Boundaries! OMG. Boundaries!

Photo credit: Drew Hays

How good are you at setting healthy boundaries? I think I’m actually starting to learn something about that. Because life lately has forced me to dig deep into my mental health warrior self, to step up, to stand up … and to claim the power of boundaries.

I was really never the one in the room who could set boundaries. Not until it was way too late and I was pushed too far and my inner Boadicea would swoop in and burn all bridges … and the surrounding towns and villages too. And yeah, it may have been an effective strategy in a last-minute self-preservation kind of way, but it was also a very destructive strategy. And then suddenly life happened and I had a crash course in learning to handle boundaries in a very different way.

What are boundaries to you?

I like this simple definition from PsychCentral: “Boundaries differentiate me from you.” But however you choose to define boundaries, for me personally, boundaries are the zone of limits. No more. Stop here. Go no further. Enough is enough. That’s it! (and in some cases an unapologetic fuck off!)

Boundaries, somehow, have become a repetitive theme in every sphere of my life this year. From physical boundaries to emotional and mental boundaries, time boundaries, material boundaries, even property boundaries. As an FYI, other boundaries include sexual boundaries, spiritual boundaries, financial boundaries, and whatever other personal boundaries you feel you need to add to your list (because if you’re thinking it, it’s valid).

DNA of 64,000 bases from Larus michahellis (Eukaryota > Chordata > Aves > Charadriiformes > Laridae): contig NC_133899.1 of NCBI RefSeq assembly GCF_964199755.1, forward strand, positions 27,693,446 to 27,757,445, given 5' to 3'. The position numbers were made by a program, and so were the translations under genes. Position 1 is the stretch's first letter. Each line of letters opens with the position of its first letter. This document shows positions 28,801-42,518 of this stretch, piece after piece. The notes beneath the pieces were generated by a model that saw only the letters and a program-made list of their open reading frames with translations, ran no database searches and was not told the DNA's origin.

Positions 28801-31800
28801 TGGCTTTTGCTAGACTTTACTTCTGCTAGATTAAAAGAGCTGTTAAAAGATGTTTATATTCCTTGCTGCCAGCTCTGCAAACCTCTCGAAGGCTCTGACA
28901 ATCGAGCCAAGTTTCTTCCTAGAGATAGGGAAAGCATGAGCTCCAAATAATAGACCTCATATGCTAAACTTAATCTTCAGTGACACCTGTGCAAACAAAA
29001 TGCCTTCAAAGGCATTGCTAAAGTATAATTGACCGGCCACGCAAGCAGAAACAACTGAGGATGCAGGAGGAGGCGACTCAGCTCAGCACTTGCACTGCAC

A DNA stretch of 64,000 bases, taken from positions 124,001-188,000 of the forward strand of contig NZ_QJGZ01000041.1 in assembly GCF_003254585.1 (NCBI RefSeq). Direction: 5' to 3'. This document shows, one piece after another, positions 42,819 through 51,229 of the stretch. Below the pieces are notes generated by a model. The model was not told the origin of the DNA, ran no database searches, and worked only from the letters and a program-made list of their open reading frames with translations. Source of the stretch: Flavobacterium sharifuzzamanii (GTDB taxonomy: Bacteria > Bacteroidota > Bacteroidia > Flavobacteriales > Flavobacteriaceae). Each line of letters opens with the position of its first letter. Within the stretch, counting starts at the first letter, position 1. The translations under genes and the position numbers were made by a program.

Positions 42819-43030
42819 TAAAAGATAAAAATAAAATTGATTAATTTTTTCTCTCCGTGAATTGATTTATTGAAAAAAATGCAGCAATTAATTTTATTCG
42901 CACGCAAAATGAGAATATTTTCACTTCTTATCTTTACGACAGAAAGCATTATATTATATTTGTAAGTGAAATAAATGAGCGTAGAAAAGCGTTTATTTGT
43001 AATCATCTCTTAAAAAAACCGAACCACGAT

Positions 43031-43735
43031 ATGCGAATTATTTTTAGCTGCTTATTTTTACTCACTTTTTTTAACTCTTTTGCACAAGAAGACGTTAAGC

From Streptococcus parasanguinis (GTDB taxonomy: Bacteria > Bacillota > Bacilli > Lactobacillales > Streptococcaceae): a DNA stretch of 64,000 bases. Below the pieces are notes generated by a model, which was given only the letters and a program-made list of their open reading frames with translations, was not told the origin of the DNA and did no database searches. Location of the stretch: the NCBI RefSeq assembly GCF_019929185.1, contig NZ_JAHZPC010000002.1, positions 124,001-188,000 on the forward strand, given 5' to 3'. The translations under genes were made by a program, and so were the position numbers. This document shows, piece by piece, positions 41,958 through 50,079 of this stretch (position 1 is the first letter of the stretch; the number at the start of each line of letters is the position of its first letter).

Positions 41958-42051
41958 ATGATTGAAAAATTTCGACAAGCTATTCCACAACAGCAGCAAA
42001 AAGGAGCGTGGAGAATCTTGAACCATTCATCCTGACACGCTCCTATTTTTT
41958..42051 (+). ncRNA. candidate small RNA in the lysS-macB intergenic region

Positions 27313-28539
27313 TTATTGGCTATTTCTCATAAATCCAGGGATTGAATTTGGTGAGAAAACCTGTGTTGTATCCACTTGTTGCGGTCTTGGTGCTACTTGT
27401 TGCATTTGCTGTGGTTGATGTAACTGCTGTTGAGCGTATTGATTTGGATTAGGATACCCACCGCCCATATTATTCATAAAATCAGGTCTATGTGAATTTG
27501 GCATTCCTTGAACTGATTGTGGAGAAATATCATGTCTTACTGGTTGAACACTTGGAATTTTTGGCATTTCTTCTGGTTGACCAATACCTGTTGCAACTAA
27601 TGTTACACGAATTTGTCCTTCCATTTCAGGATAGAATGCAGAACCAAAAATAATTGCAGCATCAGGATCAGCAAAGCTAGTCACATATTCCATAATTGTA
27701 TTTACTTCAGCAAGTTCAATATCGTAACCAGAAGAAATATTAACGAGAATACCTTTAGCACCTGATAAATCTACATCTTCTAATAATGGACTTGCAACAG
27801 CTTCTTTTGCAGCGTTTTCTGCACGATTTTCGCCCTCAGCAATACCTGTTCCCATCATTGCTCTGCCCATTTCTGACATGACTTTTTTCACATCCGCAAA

Why is it so hard to set boundaries?

This is a question I’ve asked myself a lot lately. Especially when so many strong, amazing, talented people in my life started admitting the same. And there are many answers to that. Fear (of so many things), low self-esteem, being overly attuned to other people’s needs, society’s conditioning, and being a human with a history of trauma are just some of the reasons why so many of us find it difficult to set boundaries.

But I also realised that the difficulty rests within the fact that these kinds of boundaries are neither tangible nor visible. They’re not physical walls, they’re not something we only ever need to build once. They’re ephemeral veils that drift between worlds and winds and storms, ever calling us to pin them back into place again. It’s constant work, constant vigilance, upkeep, tending, nurturing, shifting, and so we should forgive ourselves when we let it some of it slip because our eyes are elsewhere or we’re just too weary to move.

Where do we find the courage and the strength to set boundaries, to say no?

We find courage in different places at different times, but lately I found courage in Kasia Urbaniak’s short video on the alchemy of anger. She says, ‘You do not get angry over the things you do not care about’ and talks about that moment ‘when you stop seeing the thing you’re fighting against, and you start seeing the thing you’re fighting for’. She says, ‘We don’t feel resistance when there isn’t something precious inside of us to protect.’